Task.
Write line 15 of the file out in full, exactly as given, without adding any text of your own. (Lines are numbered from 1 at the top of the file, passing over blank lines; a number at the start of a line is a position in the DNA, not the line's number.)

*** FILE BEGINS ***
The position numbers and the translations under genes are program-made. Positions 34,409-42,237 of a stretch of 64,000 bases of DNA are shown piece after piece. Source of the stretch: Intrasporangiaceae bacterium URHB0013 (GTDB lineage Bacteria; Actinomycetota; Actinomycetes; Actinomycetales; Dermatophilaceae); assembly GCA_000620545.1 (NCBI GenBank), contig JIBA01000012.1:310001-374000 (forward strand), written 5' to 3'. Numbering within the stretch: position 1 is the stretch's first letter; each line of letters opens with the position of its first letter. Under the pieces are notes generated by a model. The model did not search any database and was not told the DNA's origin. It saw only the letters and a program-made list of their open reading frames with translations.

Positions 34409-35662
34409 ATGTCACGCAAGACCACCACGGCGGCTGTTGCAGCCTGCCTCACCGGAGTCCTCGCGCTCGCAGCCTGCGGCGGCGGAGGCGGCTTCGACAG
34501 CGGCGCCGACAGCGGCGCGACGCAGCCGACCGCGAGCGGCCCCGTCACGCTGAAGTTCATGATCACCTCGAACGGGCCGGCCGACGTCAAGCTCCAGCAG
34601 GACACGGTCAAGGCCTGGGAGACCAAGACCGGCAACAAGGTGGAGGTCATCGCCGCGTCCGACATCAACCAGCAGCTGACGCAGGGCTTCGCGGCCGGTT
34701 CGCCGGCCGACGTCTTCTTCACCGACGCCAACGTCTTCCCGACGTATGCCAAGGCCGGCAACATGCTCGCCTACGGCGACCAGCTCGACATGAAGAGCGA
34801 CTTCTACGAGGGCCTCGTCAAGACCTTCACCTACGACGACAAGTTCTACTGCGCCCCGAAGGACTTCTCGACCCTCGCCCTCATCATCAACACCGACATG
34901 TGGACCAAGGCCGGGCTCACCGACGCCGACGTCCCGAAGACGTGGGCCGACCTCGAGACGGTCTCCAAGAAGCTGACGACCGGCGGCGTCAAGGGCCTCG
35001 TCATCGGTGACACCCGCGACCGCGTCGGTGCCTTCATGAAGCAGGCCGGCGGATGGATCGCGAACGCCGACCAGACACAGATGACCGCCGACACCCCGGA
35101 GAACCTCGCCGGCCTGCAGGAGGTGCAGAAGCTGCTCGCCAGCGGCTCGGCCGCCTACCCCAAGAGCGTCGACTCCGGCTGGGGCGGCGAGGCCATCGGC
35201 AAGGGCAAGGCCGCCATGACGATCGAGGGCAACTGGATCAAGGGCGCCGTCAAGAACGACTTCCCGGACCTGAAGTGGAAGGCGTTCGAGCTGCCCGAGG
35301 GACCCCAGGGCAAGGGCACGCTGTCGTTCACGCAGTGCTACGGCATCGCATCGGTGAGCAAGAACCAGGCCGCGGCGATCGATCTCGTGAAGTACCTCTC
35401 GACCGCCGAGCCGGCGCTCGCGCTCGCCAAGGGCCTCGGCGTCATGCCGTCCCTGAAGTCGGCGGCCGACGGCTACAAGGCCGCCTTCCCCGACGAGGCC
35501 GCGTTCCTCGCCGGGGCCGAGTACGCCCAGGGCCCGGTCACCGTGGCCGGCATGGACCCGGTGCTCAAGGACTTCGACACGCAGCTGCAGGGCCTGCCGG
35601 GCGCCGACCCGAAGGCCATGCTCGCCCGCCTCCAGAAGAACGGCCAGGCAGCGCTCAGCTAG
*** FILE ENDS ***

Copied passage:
35601 GCGCCGACCCGAAGGCCATGCTCGCCCGCCTCCAGAAGAACGGCCAGGCAGCGCTCAGCTAG